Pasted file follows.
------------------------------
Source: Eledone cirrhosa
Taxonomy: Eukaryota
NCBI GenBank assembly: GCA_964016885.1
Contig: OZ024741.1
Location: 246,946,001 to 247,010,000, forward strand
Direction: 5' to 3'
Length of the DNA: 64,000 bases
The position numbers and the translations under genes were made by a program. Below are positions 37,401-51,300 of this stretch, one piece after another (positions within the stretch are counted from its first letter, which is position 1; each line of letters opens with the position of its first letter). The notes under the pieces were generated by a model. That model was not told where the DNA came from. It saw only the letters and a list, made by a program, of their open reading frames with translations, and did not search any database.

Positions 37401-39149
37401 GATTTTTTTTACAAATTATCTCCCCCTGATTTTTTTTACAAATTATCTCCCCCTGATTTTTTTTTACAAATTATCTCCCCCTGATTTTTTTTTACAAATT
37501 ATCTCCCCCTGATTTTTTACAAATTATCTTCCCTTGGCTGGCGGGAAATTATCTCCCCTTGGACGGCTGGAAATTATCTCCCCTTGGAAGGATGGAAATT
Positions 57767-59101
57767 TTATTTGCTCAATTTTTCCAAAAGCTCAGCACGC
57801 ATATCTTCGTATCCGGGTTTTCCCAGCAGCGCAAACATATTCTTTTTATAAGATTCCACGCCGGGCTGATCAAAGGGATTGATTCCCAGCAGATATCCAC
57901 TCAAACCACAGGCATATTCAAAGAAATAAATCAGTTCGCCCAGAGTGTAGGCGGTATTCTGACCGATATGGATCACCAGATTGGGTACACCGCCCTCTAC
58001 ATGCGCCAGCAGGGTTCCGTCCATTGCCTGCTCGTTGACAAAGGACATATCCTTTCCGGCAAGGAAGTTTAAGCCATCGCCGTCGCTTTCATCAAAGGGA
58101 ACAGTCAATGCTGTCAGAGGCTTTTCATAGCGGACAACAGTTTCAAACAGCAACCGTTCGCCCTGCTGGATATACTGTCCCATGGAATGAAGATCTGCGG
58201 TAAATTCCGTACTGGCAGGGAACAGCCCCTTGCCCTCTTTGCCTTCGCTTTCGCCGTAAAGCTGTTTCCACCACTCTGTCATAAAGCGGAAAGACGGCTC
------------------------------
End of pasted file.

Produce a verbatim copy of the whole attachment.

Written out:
Source: Eledone cirrhosa
Taxonomy: Eukaryota
NCBI GenBank assembly: GCA_964016885.1
Contig: OZ024741.1
Location: 246,946,001 to 247,010,000, forward strand
Direction: 5' to 3'
Length of the DNA: 64,000 bases
The position numbers and the translations under genes were made by a program. Below are positions 37,401-51,300 of this stretch, one piece after another (positions within the stretch are counted from its first letter, which is position 1; each line of letters opens with the position of its first letter). The notes under the pieces were generated by a model. That model was not told where the DNA came from. It saw only the letters and a list, made by a program, of their open reading frames with translations, and did not search any database.

Positions 37401-39149
37401 GATTTTTTTTACAAATTATCTCCCCCTGATTTTTTTTACAAATTATCTCCCCCTGATTTTTTTTTACAAATTATCTCCCCCTGATTTTTTTTTACAAATT
37501 ATCTCCCCCTGATTTTTTACAAATTATCTTCCCTTGGCTGGCGGGAAATTATCTCCCCTTGGACGGCTGGAAATTATCTCCCCTTGGAAGGATGGAAATT
Positions 57767-59101
57767 TTATTTGCTCAATTTTTCCAAAAGCTCAGCACGC
57801 ATATCTTCGTATCCGGGTTTTCCCAGCAGCGCAAACATATTCTTTTTATAAGATTCCACGCCGGGCTGATCAAAGGGATTGATTCCCAGCAGATATCCAC
57901 TCAAACCACAGGCATATTCAAAGAAATAAATCAGTTCGCCCAGAGTGTAGGCGGTATTCTGACCGATATGGATCACCAGATTGGGTACACCGCCCTCTAC
58001 ATGCGCCAGCAGGGTTCCGTCCATTGCCTGCTCGTTGACAAAGGACATATCCTTTCCGGCAAGGAAGTTTAAGCCATCGCCGTCGCTTTCATCAAAGGGA
58101 ACAGTCAATGCTGTCAGAGGCTTTTCATAGCGGACAACAGTTTCAAACAGCAACCGTTCGCCCTGCTGGATATACTGTCCCATGGAATGAAGATCTGCGG
58201 TAAATTCCGTACTGGCAGGGAACAGCCCCTTGCCCTCTTTGCCTTCGCTTTCGCCGTAAAGCTGTTTCCACCACTCTGTCATAAAGCGGAAAGACGGCTC